Botanists have recently discovered a new species of pine tree found to be growing near the Arctic Circle. Similar to other types of Northern Scandinavian pine, it also has a very tight grain and high density but has a very unusual characteristic in that the trees grow horizontally.
“I first discovered the Logcabinus Horizontalus whilst conducting a field study of Scandinavian pine”, said expert tree hugger Edward Knot. “It’s quite amazing how they grow long ways – I was gobsmacked when I first came across them but the really amazing part is that they grow in quite boggy terrain which on closer inspection turned out to be a kind of wood preservative”.
Logging and several tests have since been carried out on the new species, resulting in a timber which due to its origins makes excellent straight log lengths and which is already preserved.
“The log cabin industry is about to be revolutionised”, said spokeswoman Twiggy Branch. “Not only can we grow the horizontal trees to whichever log thickness is required (45 and 55 mm being the most popular) but we are experimenting with the ground in which they grow. At the moment we are producing timbers that are already preserved in various shades of brown, but by adding a dye to the soil we’re hoping to produce an opaque finish in shades of blue and green, maybe even a bright red…it really is exciting stuff!”.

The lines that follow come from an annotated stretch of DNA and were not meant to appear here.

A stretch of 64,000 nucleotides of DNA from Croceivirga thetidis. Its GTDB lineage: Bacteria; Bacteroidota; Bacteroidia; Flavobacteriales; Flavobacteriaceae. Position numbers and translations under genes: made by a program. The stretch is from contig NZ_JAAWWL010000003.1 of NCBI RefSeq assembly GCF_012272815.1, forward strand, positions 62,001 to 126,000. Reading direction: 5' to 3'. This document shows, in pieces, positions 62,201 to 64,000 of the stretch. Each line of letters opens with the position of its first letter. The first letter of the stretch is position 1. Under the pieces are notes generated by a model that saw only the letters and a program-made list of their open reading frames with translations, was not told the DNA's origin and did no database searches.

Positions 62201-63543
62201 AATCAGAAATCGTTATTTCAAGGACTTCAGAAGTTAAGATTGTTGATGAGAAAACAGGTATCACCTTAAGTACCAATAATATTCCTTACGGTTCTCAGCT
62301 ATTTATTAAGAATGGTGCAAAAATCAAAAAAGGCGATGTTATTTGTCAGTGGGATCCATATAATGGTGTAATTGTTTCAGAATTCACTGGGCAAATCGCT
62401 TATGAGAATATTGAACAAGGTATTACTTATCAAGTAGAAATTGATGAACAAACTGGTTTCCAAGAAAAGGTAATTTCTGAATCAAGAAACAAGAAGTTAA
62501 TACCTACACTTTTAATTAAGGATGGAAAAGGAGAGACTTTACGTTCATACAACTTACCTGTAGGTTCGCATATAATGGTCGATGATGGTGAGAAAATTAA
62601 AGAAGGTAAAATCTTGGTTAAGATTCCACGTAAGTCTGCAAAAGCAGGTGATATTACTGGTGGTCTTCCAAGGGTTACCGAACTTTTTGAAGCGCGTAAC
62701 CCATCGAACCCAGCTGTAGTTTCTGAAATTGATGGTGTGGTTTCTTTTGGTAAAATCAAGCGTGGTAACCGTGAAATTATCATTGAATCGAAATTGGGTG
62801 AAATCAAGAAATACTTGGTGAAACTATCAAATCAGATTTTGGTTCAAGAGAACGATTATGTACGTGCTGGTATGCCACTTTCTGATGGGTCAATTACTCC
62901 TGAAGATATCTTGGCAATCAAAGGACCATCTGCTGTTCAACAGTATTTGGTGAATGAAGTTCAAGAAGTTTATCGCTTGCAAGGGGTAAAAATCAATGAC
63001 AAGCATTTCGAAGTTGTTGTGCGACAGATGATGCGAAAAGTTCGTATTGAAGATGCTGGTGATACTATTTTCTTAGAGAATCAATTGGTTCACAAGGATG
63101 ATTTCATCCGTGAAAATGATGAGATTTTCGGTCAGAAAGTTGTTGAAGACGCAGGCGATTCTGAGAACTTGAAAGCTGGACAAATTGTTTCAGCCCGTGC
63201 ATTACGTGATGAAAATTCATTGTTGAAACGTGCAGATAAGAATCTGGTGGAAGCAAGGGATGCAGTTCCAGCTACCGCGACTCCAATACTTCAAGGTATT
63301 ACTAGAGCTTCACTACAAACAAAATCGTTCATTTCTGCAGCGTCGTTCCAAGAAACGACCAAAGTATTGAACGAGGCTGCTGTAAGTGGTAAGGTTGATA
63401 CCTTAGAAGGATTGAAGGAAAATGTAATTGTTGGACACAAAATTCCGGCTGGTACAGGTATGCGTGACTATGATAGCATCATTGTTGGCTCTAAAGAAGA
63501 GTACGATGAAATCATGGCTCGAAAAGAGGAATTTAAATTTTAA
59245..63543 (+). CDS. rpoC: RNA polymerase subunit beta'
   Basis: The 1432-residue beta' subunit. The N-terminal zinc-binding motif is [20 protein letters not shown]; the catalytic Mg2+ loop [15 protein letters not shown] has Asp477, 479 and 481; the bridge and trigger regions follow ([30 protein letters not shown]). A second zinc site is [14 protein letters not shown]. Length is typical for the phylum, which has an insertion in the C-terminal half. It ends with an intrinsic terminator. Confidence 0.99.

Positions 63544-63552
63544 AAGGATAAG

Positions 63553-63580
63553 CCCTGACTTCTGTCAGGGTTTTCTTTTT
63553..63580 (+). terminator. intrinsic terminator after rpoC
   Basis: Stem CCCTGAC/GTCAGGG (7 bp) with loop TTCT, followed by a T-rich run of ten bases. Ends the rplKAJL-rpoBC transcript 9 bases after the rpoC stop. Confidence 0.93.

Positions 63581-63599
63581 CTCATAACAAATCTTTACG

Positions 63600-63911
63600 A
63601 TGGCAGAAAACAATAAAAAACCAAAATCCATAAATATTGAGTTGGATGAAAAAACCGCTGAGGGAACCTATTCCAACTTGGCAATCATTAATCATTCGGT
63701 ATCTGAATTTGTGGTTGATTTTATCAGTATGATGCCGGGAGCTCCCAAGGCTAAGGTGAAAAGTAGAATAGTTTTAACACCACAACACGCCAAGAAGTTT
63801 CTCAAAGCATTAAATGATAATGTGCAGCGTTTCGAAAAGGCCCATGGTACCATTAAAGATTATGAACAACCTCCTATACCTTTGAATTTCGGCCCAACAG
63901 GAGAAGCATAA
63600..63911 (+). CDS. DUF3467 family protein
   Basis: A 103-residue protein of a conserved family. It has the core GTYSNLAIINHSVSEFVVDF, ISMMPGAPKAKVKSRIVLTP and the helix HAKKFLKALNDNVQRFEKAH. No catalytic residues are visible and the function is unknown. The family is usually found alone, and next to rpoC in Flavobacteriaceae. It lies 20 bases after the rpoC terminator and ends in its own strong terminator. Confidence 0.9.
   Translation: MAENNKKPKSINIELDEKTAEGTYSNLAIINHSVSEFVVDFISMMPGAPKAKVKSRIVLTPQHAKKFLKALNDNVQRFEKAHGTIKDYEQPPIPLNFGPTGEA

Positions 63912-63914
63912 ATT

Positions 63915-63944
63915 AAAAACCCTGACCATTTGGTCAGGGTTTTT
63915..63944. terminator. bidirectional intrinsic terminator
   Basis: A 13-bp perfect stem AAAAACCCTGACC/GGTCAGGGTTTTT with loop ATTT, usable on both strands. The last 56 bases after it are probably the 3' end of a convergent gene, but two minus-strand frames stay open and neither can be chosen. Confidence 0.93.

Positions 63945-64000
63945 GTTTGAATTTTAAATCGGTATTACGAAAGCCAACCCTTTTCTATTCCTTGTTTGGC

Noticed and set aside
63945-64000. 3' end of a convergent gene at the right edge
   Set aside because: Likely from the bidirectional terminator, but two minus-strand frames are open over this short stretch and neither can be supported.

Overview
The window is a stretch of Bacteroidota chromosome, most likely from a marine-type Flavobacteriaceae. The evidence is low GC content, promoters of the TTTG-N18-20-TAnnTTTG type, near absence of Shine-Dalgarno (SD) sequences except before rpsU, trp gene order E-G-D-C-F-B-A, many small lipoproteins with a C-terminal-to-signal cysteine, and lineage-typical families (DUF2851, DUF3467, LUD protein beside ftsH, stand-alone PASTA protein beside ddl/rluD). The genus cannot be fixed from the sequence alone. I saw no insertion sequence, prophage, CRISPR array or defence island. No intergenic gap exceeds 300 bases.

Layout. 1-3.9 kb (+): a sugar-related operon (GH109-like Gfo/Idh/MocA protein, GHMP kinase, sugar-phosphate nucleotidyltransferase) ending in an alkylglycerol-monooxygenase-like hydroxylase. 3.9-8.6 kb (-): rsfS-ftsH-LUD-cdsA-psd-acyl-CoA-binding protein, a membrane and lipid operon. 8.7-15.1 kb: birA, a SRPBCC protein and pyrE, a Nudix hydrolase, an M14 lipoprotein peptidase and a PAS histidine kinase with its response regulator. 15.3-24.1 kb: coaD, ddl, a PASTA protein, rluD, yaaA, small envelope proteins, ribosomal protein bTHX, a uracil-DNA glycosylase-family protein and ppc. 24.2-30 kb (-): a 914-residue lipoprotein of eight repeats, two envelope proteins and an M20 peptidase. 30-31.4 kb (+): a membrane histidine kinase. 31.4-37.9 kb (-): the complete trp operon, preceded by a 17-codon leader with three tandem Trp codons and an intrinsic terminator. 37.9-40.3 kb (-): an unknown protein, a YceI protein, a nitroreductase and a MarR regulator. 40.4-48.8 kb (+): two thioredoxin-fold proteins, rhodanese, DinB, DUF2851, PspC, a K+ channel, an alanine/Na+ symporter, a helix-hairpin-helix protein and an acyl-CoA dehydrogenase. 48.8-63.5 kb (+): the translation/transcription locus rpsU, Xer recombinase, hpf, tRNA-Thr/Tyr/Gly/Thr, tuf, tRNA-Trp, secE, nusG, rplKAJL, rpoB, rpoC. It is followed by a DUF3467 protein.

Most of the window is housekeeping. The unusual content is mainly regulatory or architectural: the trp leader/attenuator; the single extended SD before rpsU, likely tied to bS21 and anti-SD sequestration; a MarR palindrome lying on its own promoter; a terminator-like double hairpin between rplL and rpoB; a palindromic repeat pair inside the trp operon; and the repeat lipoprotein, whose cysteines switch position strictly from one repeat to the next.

Logging takes place in well managed forests that support a programme of sustainable replanting but there is also a DIY version available for anyone who maybe a keen Aborist. Write in to us here at Keops and we will provide you with some Logcabinus Horizontalus seeds which you simply plant in a tin of wood preservative (colour of your choice).